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Immunologic Thrombocytopenic Purpura after Heterosexual Transmission of Human Immunodeficiency Virus (HIV)

Simon Karpatkin, MD; Michael A. Nardi, MS; and Kenneth B. Hymes, MD
[+] Article, Author, and Disclosure Information

Grant Support: Partial support by grants HL-13336-17 and HL-01821 from the National Heart, Lung, and Blood Institute and by grant DA-04315-02 from the National Institute of Drug Abuse.

Requests for Reprints: Simon Karpatkin, MD, Department of Medicine, New York University Medical Center, 550 First Avenue, New York, NY 10016.

Current Author Addresses: Drs. Karpatkin, Nardi, and Hymes: New York University Medical Center, New York, NY 10016.

© 1988 American College of PhysiciansAmerican College of Physicians

Ann Intern Med. 1988;109(3):190-193. doi:10.7326/0003-4819-109-3-190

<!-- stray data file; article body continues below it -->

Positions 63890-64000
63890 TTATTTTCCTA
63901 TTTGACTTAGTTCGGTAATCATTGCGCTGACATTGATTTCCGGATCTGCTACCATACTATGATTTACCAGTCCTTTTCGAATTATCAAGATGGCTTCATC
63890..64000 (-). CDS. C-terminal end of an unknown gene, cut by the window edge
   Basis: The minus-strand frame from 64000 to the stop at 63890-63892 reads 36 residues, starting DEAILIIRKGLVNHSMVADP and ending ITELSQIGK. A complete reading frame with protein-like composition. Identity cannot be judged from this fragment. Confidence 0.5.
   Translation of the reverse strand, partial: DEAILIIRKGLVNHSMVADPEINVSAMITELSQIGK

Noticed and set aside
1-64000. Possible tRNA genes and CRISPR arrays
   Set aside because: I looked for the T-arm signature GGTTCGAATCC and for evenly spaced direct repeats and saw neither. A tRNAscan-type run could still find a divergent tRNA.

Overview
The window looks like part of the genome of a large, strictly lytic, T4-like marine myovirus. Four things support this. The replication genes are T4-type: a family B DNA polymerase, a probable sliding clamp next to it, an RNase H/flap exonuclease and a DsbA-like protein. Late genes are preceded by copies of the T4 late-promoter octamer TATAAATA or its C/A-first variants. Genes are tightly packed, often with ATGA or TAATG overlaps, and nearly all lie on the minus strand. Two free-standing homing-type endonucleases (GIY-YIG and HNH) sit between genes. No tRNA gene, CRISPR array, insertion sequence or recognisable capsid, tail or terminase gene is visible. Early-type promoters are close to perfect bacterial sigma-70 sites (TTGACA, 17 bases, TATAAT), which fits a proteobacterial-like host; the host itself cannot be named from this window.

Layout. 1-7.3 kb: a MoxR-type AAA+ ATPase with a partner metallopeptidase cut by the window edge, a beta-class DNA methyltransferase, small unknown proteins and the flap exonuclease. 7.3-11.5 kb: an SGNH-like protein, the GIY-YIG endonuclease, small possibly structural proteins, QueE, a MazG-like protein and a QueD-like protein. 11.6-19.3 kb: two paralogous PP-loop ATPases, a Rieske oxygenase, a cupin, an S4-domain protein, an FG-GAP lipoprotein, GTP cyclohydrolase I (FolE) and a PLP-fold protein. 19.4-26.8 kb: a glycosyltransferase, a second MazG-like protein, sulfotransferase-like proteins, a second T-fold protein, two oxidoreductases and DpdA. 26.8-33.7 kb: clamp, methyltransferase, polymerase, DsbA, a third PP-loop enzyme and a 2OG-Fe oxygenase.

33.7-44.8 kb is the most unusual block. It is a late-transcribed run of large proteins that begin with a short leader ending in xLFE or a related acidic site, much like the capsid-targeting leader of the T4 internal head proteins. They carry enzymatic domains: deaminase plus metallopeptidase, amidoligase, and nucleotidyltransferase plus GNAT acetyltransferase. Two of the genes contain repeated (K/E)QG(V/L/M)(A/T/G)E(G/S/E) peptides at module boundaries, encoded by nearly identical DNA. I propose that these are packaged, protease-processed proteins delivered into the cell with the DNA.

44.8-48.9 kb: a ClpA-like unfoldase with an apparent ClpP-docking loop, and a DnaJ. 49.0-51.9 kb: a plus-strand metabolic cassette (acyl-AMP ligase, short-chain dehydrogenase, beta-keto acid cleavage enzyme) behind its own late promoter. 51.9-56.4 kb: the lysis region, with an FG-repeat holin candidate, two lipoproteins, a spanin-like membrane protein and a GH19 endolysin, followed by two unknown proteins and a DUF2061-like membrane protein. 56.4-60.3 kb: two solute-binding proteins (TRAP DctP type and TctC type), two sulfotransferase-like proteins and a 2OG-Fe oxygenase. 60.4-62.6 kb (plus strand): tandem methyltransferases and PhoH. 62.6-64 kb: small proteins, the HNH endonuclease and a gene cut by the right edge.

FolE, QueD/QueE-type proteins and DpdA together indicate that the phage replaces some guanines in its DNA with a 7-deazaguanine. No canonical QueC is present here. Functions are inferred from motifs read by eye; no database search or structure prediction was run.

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We report four cases of immunologic thrombocytopenic purpura related to human immunodeficiency virus (HIV) transmitted through heterosexual contact in persons who were not homosexual, addicted to intravenous narcotic drugs, or hemophilic. Each transmission occurred in a different setting. A 23-year-old white woman had immunologic thrombocytopenic purpura in July 1985, with a platelet count of 11 X 109/L. In January 1987, she had prominent submandibular and posterior cervical adenopathy. A careful social-sexual history revealed several sexual contacts with a male narcotic addict before July 1985. A 27-year-old heterosexual white man had a platelet count of 8 X 1099/L in December 1986. A social-sexual history revealed that his fiancée had been an intravenous narcotic addict 6 years ago. A 64-year-old white woman had a platelet count of 75 X 109/L in May 1986, approximately 2 years after she had resumed having sexual intercourse with her husband who had had a triple coronary bypass in October 1983. The husband had received HIV-seropositive blood. A 42-year-old white man had a platelet count of 45 X 109/L, which was associated with a cutaneous eruption refractory to antibiotics and antifungal agents. He had had sexual contacts with several women, who, to the best of his knowledge, were neither prostitutes nor intravenous narcotic addicts. He denied homosexuality or drug abuse. All four patients were HIV-seropositive and had circulating immune complexes and platelet-associated IgG, C3C4, and IgM values that were considerably higher than those usually measured in patients with classic autoimmune thrombocytopenia, averaging 2.4-, 2.2-, 6.5- and 5.2-fold higher, respectively. Thus, HIV-related immunologic thrombocytopenic purpura can be heterosexually spread and should become part of the differential diagnosis of unexplained thrombocytopenia. Obtaining a careful social-sexual history is mandatory in such patients.





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